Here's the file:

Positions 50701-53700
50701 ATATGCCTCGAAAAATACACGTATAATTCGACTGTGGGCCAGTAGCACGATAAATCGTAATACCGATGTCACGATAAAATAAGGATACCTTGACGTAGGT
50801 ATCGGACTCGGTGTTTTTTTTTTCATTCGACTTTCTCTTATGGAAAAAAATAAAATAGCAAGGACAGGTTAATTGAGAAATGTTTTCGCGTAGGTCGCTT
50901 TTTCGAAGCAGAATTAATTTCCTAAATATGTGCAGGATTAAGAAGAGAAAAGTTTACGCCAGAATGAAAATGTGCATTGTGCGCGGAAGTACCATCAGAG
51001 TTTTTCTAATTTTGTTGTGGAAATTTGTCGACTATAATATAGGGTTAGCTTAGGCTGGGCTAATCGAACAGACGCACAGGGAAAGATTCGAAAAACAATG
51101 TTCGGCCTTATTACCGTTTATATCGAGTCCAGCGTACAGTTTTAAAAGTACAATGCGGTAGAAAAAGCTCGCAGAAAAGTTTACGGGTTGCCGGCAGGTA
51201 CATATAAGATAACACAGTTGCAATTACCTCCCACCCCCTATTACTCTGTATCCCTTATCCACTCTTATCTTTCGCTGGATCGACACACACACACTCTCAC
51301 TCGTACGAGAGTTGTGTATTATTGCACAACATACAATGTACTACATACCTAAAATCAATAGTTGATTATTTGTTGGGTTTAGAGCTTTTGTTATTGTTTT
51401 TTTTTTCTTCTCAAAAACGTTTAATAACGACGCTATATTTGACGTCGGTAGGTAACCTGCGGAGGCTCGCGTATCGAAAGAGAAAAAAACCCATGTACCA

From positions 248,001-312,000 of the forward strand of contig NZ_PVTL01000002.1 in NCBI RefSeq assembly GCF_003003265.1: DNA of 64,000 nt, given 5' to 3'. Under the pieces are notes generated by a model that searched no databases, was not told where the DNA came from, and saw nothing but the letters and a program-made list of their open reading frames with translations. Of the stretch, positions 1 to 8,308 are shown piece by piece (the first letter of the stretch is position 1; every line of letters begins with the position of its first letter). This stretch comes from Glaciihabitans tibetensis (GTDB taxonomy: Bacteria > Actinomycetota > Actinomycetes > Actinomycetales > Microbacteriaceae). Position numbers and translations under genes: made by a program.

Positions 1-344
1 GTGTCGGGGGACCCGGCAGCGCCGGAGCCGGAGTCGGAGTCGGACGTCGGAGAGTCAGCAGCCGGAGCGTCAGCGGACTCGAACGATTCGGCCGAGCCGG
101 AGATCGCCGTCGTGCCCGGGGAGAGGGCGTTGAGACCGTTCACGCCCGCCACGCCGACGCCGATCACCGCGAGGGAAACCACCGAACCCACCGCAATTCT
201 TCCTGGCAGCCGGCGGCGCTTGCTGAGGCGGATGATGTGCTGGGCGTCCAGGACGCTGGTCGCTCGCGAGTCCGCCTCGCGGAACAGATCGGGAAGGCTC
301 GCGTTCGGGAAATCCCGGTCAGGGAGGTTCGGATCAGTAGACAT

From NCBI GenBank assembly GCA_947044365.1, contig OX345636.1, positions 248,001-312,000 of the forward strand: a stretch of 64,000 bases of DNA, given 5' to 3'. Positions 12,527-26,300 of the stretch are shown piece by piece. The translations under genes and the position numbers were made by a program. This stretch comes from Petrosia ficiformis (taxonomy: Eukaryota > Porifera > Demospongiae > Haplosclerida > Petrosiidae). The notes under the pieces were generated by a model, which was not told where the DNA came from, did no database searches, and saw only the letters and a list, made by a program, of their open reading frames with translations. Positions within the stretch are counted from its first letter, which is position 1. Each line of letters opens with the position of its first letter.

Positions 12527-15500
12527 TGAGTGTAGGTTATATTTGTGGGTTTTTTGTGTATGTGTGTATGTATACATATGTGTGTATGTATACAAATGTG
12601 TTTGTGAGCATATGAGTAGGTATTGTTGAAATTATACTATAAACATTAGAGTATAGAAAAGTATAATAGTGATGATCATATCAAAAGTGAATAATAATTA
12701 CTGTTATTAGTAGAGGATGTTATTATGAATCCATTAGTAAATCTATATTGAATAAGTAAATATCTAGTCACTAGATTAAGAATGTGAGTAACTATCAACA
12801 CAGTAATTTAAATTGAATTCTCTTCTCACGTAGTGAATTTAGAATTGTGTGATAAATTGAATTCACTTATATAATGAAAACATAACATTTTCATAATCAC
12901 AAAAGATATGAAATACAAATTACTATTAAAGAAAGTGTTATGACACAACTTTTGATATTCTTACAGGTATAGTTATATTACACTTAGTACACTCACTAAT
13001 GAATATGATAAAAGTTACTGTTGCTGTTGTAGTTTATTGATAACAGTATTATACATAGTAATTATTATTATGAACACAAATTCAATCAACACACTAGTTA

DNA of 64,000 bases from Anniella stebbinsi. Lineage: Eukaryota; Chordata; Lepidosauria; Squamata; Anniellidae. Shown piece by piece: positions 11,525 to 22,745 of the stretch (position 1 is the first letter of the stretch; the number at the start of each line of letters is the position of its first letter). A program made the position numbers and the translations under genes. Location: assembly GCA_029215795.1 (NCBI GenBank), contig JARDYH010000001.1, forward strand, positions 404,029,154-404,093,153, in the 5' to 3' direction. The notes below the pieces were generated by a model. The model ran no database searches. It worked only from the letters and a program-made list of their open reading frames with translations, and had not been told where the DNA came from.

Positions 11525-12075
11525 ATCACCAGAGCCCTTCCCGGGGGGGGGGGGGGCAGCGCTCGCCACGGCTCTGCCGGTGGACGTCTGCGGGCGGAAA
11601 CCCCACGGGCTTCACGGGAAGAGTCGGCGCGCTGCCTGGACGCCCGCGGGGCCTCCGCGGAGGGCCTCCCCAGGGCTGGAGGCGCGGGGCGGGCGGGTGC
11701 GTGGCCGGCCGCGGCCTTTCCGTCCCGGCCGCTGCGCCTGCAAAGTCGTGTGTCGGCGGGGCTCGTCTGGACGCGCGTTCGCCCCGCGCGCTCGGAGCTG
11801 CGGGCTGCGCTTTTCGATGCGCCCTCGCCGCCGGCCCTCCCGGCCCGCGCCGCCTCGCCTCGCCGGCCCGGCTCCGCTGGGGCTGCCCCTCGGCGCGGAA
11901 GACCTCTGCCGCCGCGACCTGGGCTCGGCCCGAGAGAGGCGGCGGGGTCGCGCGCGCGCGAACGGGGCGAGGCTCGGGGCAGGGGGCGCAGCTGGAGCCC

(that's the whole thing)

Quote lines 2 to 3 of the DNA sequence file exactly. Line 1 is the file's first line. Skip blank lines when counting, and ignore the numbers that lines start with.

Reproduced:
50701 ATATGCCTCGAAAAATACACGTATAATTCGACTGTGGGCCAGTAGCACGATAAATCGTAATACCGATGTCACGATAAAATAAGGATACCTTGACGTAGGT
50801 ATCGGACTCGGTGTTTTTTTTTTCATTCGACTTTCTCTTATGGAAAAAAATAAAATAGCAAGGACAGGTTAATTGAGAAATGTTTTCGCGTAGGTCGCTT